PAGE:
But John Cox has lots of money, and he apparently likes to spend it on running for offices and even one time on a California ballot initiative. Oh, that's right -- after a lifetime of being an Illini, he became a part-time California resident in 2007 and a full time resident of Rancho Santa Fe in 2011. So, we can be reasonably confident that by the time the recall election takes place sometime this fall, John Cox will have been a Californian for at least 10 years. Of course there are kids on bicycles riding up and down my street who have been California residents for more than 10 years, but they don't have the Cox bank balance. 

As I described in an article from a couple of years ago, John Cox has an imagination which he has applied to the question of how to make government work better. Unfortunately for him, the result of that imagination was a ballot initiative that is susceptible to parody and sarcasm. You can already imagine the ads: "John Cox actually makes more sense than Caitlyn Jenner, but he's the guy who wanted to enlarge our state legislature to more than ten thousand members. We're not kidding."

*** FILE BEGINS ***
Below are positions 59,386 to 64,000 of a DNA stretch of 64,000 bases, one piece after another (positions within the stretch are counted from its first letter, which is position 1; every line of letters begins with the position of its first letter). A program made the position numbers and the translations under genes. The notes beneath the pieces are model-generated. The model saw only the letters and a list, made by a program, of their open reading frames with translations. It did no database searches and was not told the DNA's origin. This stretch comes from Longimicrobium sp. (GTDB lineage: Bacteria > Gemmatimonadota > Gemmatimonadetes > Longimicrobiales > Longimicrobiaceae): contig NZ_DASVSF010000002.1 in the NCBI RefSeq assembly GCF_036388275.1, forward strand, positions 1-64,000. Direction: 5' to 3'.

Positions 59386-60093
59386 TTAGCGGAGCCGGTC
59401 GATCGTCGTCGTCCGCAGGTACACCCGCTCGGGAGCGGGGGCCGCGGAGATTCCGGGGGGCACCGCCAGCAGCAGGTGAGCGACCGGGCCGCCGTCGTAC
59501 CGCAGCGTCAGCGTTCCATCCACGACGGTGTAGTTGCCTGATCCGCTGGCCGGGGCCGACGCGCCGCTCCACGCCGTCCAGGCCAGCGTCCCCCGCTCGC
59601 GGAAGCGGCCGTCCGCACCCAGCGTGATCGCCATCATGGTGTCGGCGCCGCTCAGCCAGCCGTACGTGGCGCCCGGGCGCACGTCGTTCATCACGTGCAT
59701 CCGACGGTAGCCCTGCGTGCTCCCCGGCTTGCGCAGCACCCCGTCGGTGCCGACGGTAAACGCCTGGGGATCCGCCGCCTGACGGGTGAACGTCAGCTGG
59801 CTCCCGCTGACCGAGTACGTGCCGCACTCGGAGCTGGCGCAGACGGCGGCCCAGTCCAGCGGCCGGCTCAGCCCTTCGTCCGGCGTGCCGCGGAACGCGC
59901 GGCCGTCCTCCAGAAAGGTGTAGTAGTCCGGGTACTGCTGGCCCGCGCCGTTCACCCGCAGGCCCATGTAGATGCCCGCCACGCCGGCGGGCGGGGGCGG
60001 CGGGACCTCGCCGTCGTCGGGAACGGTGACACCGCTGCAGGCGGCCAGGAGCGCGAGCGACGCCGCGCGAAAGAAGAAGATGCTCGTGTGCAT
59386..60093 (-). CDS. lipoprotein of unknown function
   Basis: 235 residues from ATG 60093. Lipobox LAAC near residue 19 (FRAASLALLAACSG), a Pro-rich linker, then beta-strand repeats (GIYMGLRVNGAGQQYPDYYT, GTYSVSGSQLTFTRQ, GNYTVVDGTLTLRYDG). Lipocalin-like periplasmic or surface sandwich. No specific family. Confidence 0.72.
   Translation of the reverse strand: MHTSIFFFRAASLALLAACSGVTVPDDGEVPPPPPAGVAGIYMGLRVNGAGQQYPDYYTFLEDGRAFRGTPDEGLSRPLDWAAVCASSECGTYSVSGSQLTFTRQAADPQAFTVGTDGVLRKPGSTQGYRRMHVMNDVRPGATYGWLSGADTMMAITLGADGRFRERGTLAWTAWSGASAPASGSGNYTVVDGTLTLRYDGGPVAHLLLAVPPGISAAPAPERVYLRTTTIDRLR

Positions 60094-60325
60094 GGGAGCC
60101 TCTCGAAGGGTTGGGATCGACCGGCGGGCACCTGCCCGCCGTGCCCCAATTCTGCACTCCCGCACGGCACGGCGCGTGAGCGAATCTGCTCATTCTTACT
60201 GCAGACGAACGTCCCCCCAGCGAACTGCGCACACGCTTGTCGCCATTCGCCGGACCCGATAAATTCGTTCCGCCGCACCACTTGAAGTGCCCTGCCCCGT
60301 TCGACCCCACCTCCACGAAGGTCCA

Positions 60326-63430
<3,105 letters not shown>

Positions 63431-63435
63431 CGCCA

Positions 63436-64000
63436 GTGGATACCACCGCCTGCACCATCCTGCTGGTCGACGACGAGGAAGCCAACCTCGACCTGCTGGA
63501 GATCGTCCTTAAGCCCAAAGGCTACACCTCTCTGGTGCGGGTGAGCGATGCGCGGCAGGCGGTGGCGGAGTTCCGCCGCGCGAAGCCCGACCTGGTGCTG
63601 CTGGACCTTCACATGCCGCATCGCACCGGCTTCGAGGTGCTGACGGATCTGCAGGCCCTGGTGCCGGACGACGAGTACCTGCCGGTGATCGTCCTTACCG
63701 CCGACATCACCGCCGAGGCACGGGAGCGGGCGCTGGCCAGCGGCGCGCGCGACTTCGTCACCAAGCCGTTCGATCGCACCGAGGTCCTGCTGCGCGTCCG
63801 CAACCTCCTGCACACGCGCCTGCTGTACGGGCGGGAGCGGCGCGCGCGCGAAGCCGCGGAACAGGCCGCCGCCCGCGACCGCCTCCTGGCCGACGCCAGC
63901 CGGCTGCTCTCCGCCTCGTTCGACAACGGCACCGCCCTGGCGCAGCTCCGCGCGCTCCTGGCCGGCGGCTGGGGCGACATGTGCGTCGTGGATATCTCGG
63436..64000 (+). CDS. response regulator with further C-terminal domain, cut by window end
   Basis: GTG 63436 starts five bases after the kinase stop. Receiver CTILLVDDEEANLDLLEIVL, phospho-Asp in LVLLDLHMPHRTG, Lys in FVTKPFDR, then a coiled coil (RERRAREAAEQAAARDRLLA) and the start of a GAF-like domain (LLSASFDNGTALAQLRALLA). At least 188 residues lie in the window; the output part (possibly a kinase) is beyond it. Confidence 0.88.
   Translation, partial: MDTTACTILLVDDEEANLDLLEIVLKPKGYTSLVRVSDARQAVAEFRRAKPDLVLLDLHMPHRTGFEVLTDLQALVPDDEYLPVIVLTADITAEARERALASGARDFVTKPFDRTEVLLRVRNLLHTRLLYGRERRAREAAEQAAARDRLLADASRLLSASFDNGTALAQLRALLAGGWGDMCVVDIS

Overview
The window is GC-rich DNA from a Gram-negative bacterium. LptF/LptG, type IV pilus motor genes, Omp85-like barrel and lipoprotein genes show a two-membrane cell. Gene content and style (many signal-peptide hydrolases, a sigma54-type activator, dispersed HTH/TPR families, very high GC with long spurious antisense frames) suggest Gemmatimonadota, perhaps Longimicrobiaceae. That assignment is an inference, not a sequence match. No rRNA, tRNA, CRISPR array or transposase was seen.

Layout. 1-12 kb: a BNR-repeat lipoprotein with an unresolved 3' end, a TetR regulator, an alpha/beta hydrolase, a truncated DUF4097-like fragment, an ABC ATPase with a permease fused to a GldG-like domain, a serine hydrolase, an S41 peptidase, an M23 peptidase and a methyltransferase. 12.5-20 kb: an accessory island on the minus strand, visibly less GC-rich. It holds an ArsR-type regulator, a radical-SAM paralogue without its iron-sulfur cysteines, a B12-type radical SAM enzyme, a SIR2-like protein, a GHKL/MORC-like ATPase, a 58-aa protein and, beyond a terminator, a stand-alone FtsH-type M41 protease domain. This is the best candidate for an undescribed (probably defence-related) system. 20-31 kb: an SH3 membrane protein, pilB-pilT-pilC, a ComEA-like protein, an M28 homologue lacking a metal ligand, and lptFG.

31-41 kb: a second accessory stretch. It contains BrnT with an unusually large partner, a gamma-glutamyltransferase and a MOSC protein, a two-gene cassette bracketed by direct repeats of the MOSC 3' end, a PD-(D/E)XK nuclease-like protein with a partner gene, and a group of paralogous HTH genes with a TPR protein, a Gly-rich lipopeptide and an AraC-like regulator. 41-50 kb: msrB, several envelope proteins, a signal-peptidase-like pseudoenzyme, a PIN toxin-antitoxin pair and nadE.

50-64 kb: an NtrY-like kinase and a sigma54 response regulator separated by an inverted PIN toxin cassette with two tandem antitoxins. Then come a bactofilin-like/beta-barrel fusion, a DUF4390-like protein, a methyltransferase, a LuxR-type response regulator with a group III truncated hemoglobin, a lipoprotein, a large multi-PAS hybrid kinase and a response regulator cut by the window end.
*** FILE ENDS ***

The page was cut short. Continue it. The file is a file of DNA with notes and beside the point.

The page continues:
And if I were running the Newsom campaign and had a sense of humor, I might show the grizzly bear that Cox is carting around and visually morph it into a bull. And then gradually rotate the bull so all you can see is its hind end. 

This recall election is going to be deja vu all over again because the 2003 recall also had a clown car full of candidates. And gosh darn, there were a lot of them. It took page after page in the voters' handbook just to list them. On the day of the election, there were a hundred and thirty-five on the ballot. There were another 20 or so who got write-in votes. 

There were actually six people who got exactly one vote apiece. That's something you can tell your grandchildren. And there were seven candidates who got exactly two votes apiece. And they all lost to the former porn actress, who lost to Gary Coleman, who actually finished in 8th place with 14,242 votes. And just to make this election one for the ages, you can tell your grandchildren that in our state of California, Gary Coleman lost to Larry Flynt by 3200 votes. Don't let anybody tell you that California voters don't have a sense of humor. 

Finally, one word of caution for the Democrats and a ray of hope for the Republicans. As Yogi Berra said, "it ain't over till it's over."

 

(Bob Gelfand writes on science, culture, and politics for CityWatch. He can be reached at [email protected])

-cw